Cabinet Submission by Mr W.M. Hughes, Minister for External Affairs

Agenda 534 23 January 1939,

[On 9 January 1939 F. Strahan, Secretary of the Prime Minister’s Department, wrote to Lt Col W.R. Hodgson, Secretary of the Department of External Affairs, forwarding the request of the Prime Minister, J.A. Lyons, to ‘let him have some notes’ on the General Act. W.M. Hughes, Minister for External Affairs, thought that the question should go to Cabinet, and the following submission was prepared.]


1. A cablegram No. 126 dated 24th December, 1938 [1], has been received from the Secretary of State for Dominion Affairs enquiring the views of His Majesty’s Government in the Commonwealth of Australia on the subject of the General Act for the Pacific Settlement of International Disputes (Treaty Series No. 32 of 1931) to which the United Kingdom, Canada, Australia, New Zealand and India acceded, with certain reservations, in 1931. Before dealing with the contents of the cablegram in detail some statement of the existing position is desirable.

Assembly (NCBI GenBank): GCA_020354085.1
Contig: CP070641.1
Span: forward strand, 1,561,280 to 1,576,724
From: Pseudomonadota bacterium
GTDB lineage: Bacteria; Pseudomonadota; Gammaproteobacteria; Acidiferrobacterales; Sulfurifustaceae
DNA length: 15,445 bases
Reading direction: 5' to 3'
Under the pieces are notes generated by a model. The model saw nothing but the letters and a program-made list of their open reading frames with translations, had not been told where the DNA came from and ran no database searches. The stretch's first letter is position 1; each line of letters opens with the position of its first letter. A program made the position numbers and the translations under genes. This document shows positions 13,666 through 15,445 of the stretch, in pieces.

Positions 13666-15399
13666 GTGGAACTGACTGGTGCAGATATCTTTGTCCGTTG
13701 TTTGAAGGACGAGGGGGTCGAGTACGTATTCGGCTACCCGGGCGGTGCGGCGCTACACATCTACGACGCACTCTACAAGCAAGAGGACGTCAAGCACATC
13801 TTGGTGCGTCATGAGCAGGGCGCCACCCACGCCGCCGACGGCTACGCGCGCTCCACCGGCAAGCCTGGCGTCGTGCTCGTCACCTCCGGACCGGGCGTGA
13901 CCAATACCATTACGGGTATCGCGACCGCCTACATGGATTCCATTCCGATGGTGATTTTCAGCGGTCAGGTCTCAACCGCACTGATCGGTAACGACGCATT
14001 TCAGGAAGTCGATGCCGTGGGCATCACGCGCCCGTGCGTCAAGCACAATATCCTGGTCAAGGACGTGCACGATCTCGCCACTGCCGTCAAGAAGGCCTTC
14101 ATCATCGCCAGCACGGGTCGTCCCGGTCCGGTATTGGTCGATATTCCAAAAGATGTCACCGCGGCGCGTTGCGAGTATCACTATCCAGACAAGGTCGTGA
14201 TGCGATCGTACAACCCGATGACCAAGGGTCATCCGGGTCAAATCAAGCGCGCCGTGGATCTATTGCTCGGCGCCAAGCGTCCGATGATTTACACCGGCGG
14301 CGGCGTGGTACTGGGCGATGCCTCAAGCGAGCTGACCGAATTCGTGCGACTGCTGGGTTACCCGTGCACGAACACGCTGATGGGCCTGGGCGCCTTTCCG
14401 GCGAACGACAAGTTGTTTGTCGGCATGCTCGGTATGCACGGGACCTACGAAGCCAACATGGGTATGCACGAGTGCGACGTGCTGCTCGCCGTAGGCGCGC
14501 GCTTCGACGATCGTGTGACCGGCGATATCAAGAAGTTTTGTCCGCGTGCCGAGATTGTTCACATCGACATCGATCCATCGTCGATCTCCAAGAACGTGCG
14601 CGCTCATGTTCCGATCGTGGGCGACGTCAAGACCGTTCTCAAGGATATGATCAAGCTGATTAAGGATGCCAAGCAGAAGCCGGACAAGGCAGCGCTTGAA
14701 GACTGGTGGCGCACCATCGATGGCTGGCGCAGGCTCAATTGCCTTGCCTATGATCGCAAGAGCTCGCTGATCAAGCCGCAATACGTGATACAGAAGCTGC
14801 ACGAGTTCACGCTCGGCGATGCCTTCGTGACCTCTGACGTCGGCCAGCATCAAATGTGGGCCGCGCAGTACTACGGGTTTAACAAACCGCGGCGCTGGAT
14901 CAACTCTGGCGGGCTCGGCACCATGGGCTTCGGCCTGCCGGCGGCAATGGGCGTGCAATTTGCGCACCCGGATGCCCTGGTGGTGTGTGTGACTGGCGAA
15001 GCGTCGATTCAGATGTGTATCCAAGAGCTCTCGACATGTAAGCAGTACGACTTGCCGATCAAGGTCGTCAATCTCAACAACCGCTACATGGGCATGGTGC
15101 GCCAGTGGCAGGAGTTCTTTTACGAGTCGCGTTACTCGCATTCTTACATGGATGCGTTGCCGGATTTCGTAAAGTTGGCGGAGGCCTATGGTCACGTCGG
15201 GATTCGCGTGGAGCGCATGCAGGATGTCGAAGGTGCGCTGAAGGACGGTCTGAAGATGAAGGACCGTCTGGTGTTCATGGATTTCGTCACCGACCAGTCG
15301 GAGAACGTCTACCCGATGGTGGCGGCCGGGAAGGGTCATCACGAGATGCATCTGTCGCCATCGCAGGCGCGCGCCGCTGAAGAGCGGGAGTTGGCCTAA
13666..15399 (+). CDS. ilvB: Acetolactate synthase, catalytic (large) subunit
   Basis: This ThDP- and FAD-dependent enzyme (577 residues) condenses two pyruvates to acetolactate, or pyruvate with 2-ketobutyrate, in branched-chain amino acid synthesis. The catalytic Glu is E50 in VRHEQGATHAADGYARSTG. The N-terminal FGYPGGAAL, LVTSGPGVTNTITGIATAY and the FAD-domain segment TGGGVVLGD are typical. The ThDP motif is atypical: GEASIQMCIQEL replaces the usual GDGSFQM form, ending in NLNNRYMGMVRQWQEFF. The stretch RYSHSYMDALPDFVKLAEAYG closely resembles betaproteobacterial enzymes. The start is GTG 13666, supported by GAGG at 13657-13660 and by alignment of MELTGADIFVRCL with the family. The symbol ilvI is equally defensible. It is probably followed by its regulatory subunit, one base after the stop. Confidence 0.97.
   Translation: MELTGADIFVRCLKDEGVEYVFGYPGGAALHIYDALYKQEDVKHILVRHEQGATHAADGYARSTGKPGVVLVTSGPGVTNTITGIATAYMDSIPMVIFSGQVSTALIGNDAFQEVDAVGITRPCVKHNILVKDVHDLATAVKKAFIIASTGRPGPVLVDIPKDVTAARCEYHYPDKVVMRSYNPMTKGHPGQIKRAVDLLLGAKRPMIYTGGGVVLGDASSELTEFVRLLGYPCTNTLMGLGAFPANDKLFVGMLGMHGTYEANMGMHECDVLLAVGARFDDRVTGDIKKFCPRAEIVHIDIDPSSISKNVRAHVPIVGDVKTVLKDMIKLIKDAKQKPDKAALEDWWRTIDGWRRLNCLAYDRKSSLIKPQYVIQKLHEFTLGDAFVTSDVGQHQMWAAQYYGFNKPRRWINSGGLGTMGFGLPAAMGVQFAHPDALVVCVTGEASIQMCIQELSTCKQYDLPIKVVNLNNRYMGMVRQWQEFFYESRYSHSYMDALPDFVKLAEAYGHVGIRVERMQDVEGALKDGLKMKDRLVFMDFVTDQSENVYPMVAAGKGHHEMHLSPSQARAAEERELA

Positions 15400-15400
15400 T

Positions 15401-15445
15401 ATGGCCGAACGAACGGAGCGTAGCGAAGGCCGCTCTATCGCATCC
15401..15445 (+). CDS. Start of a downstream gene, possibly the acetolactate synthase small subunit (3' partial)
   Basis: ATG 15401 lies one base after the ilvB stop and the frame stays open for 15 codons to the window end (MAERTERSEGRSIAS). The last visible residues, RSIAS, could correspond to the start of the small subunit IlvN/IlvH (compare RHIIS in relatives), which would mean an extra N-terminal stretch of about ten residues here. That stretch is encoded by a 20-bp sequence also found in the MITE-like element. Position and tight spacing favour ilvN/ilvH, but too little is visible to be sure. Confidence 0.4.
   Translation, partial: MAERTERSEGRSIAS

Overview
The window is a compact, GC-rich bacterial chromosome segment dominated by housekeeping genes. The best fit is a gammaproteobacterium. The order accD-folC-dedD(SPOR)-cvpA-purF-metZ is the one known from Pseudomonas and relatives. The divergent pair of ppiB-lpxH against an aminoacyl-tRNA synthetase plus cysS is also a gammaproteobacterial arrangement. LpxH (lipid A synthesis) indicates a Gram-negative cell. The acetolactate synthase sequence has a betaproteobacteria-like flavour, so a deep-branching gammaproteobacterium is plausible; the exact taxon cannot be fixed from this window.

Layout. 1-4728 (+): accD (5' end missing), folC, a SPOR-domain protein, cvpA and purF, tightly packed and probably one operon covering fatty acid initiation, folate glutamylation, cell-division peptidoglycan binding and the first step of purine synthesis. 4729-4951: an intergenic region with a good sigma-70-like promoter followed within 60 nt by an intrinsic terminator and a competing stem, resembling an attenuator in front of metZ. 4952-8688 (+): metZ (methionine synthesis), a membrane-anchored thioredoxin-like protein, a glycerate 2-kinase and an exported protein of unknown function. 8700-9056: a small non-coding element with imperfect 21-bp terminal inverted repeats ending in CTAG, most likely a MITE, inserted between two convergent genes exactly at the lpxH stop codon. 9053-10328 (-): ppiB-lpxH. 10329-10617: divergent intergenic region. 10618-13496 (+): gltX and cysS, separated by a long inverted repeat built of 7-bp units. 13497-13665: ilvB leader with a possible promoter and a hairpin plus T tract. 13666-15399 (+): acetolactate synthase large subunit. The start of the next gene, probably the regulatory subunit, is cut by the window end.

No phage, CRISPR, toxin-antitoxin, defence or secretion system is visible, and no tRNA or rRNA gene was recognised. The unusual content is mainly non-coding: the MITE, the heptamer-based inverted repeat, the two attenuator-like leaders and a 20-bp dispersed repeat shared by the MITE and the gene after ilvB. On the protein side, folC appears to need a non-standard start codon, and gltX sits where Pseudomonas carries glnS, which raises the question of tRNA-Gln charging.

2. The United Kingdom and the Dominions are parties to the Statute of the Permanent Court of International justice, Article 36 of which contains the main provisions relating to the jurisdiction of the Court. That Article falls into two parts, the first of which provides that the Court shall have jurisdiction in all cases which the parties refer to it either specifically or by virtue of particular treaties or conventions. The second part of the Article provides for a special compulsory jurisdiction without specific reference, and is known as the ‘optional clause’. Great Britain and the Dominions adhered to the Optional Clause in 1930, with the following reservations:-